New designs for future ambulances

  peter99co 13:25 07 Apr 09
Locked

Emergency transport of the future may have ejector seats to launch paramedics quickly into the thick of the action. Any volunteers for this?


click here

  Grey Goo 13:39 07 Apr 09

What's needed are Paramedics who will pick people up and not leave them lying around whilst quoting Health and Safety conditions.

  canarieslover 13:46 07 Apr 09

I don't think it is the Paramedics so much as their employers who are scared of litigation resulting from any injury caused by lifting. A bit like the Firemen being banned from using stepladders. When will we reach the situation where H & S will deem it too dangerous to get out of bed in the morning?

  peter99co 13:48 07 Apr 09

They need immunity from prosecution if things go badly. Lots of First Aiders have the same problem and have given up treating injuries as a result. Schools will not even put a plaster on a cut child. I had to leave work and go to school to use a plaster from my car first aid on a child, because they were not allowed to.

  peter99co 13:57 07 Apr 09

I think H&S trained people have to go around saying "What If" and this is is why they always see danger in all treatments or situations.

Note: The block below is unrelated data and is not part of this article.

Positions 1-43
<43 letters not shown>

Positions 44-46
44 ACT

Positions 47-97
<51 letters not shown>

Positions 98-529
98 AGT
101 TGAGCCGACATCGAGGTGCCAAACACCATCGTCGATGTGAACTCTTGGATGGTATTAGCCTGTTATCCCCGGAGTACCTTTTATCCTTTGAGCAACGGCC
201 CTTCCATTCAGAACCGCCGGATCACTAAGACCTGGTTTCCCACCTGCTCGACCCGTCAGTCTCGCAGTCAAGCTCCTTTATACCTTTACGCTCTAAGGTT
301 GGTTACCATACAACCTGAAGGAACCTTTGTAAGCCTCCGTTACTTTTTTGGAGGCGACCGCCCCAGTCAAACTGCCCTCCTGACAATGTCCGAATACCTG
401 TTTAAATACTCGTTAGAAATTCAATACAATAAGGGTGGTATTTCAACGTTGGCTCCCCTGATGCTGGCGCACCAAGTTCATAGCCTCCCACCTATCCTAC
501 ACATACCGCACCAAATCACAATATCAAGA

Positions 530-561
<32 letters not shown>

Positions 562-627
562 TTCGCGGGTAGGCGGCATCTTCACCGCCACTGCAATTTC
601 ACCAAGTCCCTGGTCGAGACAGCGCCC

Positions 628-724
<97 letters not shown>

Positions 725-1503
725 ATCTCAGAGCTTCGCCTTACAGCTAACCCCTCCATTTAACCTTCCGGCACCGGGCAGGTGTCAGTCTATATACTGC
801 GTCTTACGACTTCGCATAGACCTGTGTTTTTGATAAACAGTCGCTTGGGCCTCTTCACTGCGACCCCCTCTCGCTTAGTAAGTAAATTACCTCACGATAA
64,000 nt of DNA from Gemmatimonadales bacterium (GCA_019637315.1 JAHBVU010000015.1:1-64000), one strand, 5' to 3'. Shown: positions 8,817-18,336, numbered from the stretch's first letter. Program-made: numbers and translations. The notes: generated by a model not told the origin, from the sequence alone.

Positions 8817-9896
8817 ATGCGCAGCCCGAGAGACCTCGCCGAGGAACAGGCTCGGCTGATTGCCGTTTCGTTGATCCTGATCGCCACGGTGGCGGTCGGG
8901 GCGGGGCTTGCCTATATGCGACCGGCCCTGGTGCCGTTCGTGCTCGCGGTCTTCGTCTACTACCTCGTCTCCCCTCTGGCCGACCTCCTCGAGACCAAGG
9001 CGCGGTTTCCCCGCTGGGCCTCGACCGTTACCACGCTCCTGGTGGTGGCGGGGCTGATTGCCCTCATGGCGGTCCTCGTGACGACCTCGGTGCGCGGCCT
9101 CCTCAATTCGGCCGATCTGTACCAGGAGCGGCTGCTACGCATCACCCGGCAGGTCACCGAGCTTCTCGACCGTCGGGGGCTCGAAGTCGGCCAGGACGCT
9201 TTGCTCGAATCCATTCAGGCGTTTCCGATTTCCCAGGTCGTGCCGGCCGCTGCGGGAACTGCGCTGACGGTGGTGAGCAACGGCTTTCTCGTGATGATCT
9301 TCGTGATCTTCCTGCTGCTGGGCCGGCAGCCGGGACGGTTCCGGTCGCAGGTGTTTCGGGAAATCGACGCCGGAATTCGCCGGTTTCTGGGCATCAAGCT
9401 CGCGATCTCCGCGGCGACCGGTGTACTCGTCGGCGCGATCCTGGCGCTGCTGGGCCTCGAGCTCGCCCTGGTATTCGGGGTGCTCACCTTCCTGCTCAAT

Common sense is not always factored in so it will always be a problem. If the 5000 emergency workers in the Italian disaster applied some of the H&S rules nobody would be saved from the wreckage.

  peter99co 19:46 07 Apr 09

Thank you for the Link. I have emailed it to the school in question!

  laurie53 19:48 07 Apr 09

"I think H&S trained people have to go around saying "What If""

Of course they do; that is what risk assessment is all about.

What if that light fitting fell on somebody's head (it did, twice, in my bailiwick)?

Is the risk acceptable? Of course it is. The financial penalty of fitting safety chains far outweighs the risk and its potential to cause injury, even though such an event has happened in the past and will happen again in the future.

What if your brake hose bursts? Serious consequences, but acceptable risk.

What if that brake hose, which I know to be perished, burst? Same consequences but unacceptable risk.

Despite many H & S "experts" attempts to convince people otherwise, risk assessment is not rocket science, as anyone who has ever dipped an elbow in baby's bathwater can testify.

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